Missed Cancer Diagnosis Results in Right Foot Amputation
06 November 2015
A man who had to have his right foot amputated after doctors failed to diagnose his cancer more than 12 times, has received £600,000 in compensation.
Settlement Value: £600,000
Slater and Gordon Solicitor: Paul Sankey is a Clinical Negligence Solicitor at Slater and Gordon in London.
What Happened: Slater and Gordon acted for a 47 year-old man who had had a verruca on the underside of his right foot since his teenage years.
As it was asymptomatic, the verruca caused him no concerns until it became painful in July 2009. When he attended an appointment at the defendant hospital, he was assessed by an experienced consultant dermatologist. But the consultant failed to identify that his verruca had developed into a carcinoma and he was sent home with a prescription for antibiotics.
Over the following two years, the client attended the same hospital a further 12 times. But each time, clinicians failed to diagnose his cancer and he was not treated.
It was not until September 2011, 26 months after his initial appointment, that an MRI scan identified the presence of a lesion and the client was correctly diagnosed. By this stage, the tumour was inoperable and he had to undergo a right foot amputation in October 2011.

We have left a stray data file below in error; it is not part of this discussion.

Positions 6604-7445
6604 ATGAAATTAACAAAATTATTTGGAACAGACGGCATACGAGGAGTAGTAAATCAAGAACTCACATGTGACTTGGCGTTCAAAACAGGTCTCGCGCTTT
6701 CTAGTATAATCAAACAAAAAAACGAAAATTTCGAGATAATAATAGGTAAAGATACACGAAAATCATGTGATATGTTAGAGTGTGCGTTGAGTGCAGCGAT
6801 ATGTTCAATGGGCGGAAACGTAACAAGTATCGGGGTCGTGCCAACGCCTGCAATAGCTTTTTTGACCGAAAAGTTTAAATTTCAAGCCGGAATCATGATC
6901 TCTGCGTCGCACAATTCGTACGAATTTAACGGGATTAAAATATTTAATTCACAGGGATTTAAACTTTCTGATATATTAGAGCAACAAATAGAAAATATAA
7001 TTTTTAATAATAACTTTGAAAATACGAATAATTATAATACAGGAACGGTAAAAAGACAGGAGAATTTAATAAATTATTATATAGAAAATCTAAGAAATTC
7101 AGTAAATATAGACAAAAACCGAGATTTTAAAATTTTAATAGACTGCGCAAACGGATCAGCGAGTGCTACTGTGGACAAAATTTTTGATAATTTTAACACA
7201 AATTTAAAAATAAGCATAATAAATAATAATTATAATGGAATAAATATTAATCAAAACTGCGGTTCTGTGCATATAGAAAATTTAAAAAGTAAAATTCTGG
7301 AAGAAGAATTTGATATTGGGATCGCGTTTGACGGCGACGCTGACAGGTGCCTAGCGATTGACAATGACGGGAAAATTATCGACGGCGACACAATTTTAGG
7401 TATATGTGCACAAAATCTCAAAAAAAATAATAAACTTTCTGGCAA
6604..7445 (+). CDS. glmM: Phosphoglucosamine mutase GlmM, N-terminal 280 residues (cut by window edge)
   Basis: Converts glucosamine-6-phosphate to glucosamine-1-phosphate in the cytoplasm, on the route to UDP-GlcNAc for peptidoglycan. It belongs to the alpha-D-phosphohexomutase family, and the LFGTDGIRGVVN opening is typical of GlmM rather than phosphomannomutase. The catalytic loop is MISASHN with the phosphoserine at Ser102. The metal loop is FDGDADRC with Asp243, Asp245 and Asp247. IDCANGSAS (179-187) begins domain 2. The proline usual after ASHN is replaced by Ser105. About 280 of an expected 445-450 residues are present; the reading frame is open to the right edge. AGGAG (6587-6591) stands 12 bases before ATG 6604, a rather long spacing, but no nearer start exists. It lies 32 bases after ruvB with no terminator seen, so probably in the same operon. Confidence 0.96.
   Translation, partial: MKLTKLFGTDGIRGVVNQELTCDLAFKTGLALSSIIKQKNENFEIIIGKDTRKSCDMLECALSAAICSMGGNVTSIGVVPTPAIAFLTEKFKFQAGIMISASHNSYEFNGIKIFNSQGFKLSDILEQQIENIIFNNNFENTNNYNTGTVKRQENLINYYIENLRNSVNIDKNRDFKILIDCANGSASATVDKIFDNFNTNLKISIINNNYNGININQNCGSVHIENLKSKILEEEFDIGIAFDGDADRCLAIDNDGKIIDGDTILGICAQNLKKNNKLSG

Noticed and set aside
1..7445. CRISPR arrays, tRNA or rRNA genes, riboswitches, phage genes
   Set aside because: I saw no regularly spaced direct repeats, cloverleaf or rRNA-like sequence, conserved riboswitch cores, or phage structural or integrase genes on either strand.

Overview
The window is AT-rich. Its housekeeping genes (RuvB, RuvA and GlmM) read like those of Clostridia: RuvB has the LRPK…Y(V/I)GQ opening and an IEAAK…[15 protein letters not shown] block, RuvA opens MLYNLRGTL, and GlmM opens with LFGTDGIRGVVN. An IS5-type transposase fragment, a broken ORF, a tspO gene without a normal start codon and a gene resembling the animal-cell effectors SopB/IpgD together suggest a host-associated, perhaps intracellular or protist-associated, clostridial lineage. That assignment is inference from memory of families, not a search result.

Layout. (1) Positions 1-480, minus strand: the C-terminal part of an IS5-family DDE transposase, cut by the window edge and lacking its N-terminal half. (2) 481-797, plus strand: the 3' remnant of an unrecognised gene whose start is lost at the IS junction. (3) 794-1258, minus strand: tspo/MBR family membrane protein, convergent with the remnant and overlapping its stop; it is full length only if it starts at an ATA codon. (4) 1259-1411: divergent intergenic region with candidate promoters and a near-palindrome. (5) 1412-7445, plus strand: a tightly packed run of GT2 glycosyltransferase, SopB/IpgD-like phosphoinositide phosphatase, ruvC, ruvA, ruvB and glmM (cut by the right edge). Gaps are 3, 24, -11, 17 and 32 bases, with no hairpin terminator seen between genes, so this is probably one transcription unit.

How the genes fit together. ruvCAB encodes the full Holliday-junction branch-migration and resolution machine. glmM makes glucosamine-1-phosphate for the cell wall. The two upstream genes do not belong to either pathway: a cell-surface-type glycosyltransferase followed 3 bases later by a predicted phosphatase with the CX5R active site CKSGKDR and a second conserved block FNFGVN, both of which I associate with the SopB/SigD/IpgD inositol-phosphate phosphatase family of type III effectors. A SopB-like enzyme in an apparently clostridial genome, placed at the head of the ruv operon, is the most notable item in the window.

How Slater and Gordon Helped: The client instructed Slater and Gordon in September 2011, shortly before the amputation took place. After concluding that there were good prospects of success, we agreed to pursue the claim under a Conditional Fee Agreement (CFA), commonly known as a no win, no fee agreement.
Slater and Gordon concluded that medical staff were negligent in failing to reach a correct diagnosis of verrucous carcinoma, and in failing to arrange a biopsy during the numerous hospital appointments the client attended.
Further medical evidence from a histopathologist concluded that, had the diagnosis been made at any stage before October 2010, the cancer would have responded to curative treatment and the amputation would have been avoided.
We investigated the impact of the condition on our client’s ability to work, his accommodation and support at home, and the best possible prosthesis available for him. We also obtained expert evidence from experts in care, accommodation and prosthetics.
Decision: Proceedings were issued in February 2013 and the defendants admitted full liability in October 2013. As a result of this admission, Slater and Gordon succeeded in obtaining an interim payment of £100,000.
In February 2015, one month before trial, we succeeded in negotiating a settlement of £600,000.
Although no amount of money will undo the effects of the client’s amputation, it will go some way in ensuring that he has access to the right care, equipment and prosthetics to ease his daily life and make up for his limited ability to work.
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